Thursday, July 3, 2008

Death Sentence for rounded-up mustangs

From the American Wild Horse Preservation Campaign:

The Bureau of Land Management?s (BLM) Wild Horse and Burro Advisory Board met on Monday. In our pre-meeting alert, we had expressed grave concerns over BLM?s plans, asking whether ?kill authority? was next on BLM's misguided agenda. Lo and behold, BLM came out and announced it is now considering simply putting to death 'excess' wild horses! How did it come to this?

In 2001, BLM obtained a 50% increase in annual budget for implementation of an aggressive removal campaign. 24,000 horses were slated for capture, with no long-term plan for their welfare. Now, predictably, the federal agency finds itself in the untenable positions of warehousing over 30,000 horses (more than remain in the wild); the funding it wants to save by euthanizing our wild horses was wasted on years of unnecessary round-ups to cater to special interests.

6 million head of private livestock graze our public lands and BLM wants us to believe that 25,000 wild horses are overpopulating the range? Removals are based on flawed and biased data; BLM itself admitted at Monday?s meeting that not even its censusing techniques are accurate. In 2005, while in the process of rounding up thousands of horses supposedly due to poor range conditions, BLM eased public land grazing restrictions for private cattle.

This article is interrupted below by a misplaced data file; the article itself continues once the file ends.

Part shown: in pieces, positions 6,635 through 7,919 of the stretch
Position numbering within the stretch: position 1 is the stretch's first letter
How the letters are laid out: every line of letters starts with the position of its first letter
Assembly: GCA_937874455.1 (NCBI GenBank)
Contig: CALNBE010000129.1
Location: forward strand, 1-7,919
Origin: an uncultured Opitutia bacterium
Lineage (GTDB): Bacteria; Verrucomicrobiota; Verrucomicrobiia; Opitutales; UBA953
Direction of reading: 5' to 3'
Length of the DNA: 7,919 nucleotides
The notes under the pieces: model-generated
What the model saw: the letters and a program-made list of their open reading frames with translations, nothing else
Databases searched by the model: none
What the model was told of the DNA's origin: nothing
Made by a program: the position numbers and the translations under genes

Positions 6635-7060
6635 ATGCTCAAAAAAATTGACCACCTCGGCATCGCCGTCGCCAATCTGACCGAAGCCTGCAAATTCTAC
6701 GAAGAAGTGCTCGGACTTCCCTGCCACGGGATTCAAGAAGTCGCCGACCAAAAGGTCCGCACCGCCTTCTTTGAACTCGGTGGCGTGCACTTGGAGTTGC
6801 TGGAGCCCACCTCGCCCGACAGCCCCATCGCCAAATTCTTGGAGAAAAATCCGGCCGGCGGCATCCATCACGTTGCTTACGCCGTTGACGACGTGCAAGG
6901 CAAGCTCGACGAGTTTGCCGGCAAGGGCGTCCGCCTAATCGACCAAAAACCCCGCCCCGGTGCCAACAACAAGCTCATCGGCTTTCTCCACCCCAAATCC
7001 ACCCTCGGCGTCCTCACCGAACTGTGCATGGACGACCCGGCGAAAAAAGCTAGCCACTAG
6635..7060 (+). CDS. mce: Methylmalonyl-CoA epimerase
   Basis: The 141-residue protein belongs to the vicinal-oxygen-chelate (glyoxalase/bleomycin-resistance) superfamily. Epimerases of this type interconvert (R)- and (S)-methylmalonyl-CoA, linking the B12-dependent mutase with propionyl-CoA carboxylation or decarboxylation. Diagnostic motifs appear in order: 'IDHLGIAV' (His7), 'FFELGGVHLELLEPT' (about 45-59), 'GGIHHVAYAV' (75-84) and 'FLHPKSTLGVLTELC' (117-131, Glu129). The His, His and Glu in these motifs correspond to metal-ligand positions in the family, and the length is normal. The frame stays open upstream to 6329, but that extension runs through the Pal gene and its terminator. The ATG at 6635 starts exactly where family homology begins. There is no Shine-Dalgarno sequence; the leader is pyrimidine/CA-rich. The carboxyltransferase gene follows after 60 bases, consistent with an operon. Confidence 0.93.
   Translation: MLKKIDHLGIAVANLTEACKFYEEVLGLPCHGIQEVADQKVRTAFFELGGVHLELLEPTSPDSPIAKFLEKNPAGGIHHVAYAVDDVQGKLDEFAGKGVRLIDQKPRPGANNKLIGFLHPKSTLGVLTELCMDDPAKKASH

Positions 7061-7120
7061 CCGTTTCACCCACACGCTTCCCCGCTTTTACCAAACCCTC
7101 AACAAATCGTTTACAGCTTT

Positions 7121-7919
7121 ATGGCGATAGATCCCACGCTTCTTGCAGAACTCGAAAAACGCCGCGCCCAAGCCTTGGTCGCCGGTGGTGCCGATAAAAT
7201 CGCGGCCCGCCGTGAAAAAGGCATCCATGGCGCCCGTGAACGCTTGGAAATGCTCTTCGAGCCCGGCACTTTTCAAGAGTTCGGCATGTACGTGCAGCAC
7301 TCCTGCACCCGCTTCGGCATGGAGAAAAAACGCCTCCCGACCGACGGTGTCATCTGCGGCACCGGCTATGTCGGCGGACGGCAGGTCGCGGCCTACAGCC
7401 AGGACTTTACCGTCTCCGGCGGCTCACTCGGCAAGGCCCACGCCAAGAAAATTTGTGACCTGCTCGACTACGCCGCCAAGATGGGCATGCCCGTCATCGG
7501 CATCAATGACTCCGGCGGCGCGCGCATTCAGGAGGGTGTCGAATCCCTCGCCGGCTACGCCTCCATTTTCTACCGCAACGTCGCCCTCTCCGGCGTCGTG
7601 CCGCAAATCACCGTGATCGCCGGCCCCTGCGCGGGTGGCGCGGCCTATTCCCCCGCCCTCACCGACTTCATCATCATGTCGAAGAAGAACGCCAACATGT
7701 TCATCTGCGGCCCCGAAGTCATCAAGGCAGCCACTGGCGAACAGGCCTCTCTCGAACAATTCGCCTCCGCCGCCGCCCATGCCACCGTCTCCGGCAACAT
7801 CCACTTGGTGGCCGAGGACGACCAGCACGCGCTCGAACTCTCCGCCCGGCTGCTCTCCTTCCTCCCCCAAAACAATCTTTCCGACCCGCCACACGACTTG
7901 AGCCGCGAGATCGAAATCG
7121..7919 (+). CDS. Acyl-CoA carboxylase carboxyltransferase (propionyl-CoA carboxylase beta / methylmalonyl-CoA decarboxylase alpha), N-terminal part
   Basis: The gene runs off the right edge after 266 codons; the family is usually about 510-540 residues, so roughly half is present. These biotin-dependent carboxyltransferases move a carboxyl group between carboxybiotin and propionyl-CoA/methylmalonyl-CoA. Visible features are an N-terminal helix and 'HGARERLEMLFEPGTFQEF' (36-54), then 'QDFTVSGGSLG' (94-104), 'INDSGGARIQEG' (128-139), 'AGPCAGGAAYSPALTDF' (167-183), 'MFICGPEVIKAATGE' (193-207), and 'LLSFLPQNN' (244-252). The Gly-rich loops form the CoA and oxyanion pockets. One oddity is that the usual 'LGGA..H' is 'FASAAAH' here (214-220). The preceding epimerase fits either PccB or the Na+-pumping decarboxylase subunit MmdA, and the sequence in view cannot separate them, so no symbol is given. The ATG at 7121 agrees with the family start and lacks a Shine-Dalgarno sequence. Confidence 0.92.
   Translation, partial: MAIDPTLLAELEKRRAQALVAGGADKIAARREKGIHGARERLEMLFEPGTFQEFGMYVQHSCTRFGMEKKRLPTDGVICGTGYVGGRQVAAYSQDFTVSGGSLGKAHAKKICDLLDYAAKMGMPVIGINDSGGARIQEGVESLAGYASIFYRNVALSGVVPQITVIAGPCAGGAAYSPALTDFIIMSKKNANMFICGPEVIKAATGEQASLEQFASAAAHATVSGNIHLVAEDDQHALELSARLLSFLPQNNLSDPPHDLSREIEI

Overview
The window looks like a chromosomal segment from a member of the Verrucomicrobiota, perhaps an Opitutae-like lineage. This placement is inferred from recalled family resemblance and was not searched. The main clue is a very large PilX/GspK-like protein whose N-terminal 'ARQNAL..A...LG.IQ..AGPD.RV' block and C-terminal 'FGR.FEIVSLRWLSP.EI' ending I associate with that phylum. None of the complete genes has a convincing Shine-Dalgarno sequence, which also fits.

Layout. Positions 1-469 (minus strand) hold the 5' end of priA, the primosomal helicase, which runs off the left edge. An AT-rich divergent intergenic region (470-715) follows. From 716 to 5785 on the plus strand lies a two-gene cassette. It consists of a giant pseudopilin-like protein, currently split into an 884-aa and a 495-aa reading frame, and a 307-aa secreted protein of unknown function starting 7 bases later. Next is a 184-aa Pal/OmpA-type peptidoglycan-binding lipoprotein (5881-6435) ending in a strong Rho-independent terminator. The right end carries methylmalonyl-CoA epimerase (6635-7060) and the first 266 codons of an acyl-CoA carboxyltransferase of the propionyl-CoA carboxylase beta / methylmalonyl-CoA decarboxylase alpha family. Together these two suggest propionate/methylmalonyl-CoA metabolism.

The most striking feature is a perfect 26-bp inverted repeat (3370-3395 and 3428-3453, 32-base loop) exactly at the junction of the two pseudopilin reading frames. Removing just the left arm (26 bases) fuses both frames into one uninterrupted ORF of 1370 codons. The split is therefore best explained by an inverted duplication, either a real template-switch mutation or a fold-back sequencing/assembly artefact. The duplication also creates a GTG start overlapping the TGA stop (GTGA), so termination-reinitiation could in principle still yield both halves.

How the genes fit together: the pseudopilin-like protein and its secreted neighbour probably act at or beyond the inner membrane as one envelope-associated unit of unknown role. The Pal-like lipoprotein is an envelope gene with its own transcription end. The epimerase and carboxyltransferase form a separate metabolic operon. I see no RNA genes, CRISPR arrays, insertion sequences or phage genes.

BLM?s irresponsible approach to wild horse management created the problem, and the agency is now asking the American public to swallow a very bitter pill, all the while continuing to round up horses by the thousands (2,000 are slated to come off the Nevada range in the coming weeks alone).

America cannot let this stand. Congress is in recess for Independence Day week, but stay tuned for a national action plan next week.

On behalf of America?s horses, thank you for your support at this critical time,

The AWHPC Team
American Wild Horse Preservation Campaign
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The People History said...

A solution must be found and a compromise between business interests and Wild Mustangs , it does require both compassion and practicle realism

Jax said...

It is true, that not every mustang can stay on our public 1900 there were 2 million free roaming horses in america. I recognize that such a number cannot be maintained any more than such a number of bison could be, but I resent when public lands SPECIFICALLY set aside for mustangs 'in perpetuity' (I think mustang supporters meant that to mean forever, but you know how those sort of things work.) are being taken from them for cattle.
But until plans for housing, training and rehoming them can be revised, further round ups of wild horses will be considered by me to be nothing less than slaughter.